- On May 7, 2019
Rosé season has officially begun, and with it, the start to spring. That isn’t the only thing starting either… Stop into the shop for our Rosé Sale all month long in which all Rosé wines will be 10% off or more!! Despite our want to raise a middle finger to this awful winter let us instead raise a pinky from our glass and toast the coming of Spring and the start of Summer with that most delicious of all wines, Rosé!
For those of you living under a haze of snow soaked misery, the last few months let’s review exactly what Rosé is…Rosé is made when black-skinned grapes are crushed and the skins are allowed to remain in contact with the juice for a short period, typically two to twenty hours. The must is then pressed, and the skins are discarded rather than left in contact throughout fermentation (as with red wine making). The longer that the skins are left in contact with the juice, the more intense the color of the final wine. So, you can have a rosé that is as pale as a freshly cut pink tulip or as dark as a freshly caught salmon (both of which are lovely to have around a glass of Rosé). There is even rosé that that isn’t pink which the French call Blanc de Noir and can be as white as any white wine. Not sure where to start on your pink path? How about some of these gems that have just landed.
Il Follo Prosecco Rosé: 85% Glera (the variety formerly known as Prosecco which is now strictly speaking an appellation among the DOCG) and 15% Cabernet Sauvignon these varieties benefit from the cool Mediterranean climate and planted to the calcareous clay slopes around Conegliano among the renowned Valdobbiadene Hills which keep the wine fresh and mineral despite its fragrant fruit. From its beautiful gemstone pink color to its nose of strawberries and that crucial wisp of yeast, this is a delight. There’s bright yet sweet cherry hard candy on the palate that’s perfectly balanced by its acidity and fine mousse. Charmat method.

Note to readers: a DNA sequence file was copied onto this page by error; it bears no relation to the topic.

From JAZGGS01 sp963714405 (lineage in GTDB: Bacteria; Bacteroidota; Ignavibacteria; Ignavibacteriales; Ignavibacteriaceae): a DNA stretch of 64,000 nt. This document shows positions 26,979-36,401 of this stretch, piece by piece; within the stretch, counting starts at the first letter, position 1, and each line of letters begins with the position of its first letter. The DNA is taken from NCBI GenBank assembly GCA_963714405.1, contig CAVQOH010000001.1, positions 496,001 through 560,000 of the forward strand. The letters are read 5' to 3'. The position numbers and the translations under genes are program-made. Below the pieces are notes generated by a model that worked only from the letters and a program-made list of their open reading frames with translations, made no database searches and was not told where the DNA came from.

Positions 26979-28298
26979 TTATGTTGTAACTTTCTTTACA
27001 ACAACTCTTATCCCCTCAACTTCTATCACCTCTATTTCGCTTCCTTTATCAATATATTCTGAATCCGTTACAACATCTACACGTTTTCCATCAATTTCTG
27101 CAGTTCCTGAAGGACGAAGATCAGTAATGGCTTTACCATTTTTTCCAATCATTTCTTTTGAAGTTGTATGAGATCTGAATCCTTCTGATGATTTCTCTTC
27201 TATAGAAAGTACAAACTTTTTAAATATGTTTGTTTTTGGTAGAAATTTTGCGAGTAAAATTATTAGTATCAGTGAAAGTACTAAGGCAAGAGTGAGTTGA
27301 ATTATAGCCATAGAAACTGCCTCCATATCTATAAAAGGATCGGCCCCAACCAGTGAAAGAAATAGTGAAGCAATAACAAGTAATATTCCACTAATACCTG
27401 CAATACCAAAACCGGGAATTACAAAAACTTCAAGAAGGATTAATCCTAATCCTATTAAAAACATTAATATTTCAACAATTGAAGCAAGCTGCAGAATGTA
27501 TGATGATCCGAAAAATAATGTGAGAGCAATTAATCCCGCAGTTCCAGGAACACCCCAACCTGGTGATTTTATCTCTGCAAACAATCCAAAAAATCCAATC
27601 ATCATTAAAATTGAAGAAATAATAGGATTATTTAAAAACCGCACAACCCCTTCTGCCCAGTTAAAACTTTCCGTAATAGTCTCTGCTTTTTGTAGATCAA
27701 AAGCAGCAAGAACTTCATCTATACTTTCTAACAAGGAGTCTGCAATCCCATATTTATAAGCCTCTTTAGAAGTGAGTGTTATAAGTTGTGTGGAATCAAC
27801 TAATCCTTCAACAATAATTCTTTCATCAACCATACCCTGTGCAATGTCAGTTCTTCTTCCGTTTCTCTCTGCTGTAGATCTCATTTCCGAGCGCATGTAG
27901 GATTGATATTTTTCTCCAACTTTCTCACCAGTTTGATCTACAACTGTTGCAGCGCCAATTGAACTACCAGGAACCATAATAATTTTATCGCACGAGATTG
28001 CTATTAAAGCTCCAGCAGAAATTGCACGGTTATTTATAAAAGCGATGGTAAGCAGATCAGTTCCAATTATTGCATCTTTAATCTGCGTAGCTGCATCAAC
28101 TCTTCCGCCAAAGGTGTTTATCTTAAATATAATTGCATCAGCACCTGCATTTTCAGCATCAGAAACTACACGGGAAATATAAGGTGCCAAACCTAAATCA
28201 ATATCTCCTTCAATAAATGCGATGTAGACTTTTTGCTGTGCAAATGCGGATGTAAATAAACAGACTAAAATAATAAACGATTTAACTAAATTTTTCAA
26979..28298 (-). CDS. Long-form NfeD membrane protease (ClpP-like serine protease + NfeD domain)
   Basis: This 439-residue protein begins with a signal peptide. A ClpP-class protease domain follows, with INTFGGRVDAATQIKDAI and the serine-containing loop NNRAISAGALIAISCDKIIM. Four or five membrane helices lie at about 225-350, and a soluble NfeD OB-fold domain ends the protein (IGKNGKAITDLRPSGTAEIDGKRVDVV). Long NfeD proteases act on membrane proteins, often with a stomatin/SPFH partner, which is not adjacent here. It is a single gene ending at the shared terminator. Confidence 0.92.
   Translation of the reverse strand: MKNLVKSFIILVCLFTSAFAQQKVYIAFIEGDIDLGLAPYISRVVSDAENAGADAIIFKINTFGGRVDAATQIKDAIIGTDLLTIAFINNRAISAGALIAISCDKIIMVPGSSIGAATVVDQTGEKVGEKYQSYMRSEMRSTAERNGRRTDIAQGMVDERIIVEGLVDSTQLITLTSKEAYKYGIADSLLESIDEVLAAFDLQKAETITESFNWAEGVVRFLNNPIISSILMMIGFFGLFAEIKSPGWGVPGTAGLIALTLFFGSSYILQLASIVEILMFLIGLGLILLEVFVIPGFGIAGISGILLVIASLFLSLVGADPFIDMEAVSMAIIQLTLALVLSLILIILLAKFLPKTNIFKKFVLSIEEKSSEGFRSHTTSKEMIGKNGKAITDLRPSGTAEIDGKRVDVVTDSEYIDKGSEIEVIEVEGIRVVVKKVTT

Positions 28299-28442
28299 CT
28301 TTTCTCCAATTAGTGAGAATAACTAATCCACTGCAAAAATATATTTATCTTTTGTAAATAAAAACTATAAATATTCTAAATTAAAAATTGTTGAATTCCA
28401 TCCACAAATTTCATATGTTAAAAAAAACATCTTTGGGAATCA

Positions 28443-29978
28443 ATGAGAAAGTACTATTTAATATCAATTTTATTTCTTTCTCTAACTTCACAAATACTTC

Rosé de Acanthes: 50% Grenache, 30% Carignan, 20% Cinsault from 18-year-old vines planted to the clay and limestone soils of the Gard region within Languedoc-Roussillon in southern France. Fresh and smooth, this is a pale and polished rosé of floral notes and rosy peaches, mint, and a smooth but refreshing finish. Enjoyable as an aperitif, for a picnic, grilled meat, and exotic cooking.
Scaia Rosato: From the white, calcareous, sandy loam soils of Mezzane di Sotto, this rosé is unique to this corner of Italy. Made from the local Rondinella variety also permitted in Amarone and the other wines of Valpolicella, this rosé keeps crisp because at harvest the bunches received a light cold maceration, cool fermentation in stainless steel, and no malolactic fermentation. Cherry pink, this is a rosé with a floral bouquet, scents of raspberries and other red fruit that combine on a well-balanced palate making a fine match to pasta and rice dishes, white meats and poultry in general, grilled polenta with herring, cheese Fresh and seafood.
Left Coast Cellars White Pinot Noir: Immediately pressed off its skins, this Pinot Noir is fashioned after the Blanc de Noirs method and is nothing short of invigorating. With clean, poached pear and that is fresh and pure and permeates the chirping texture that proves Left Coast is not only playful but making better wine than ever before.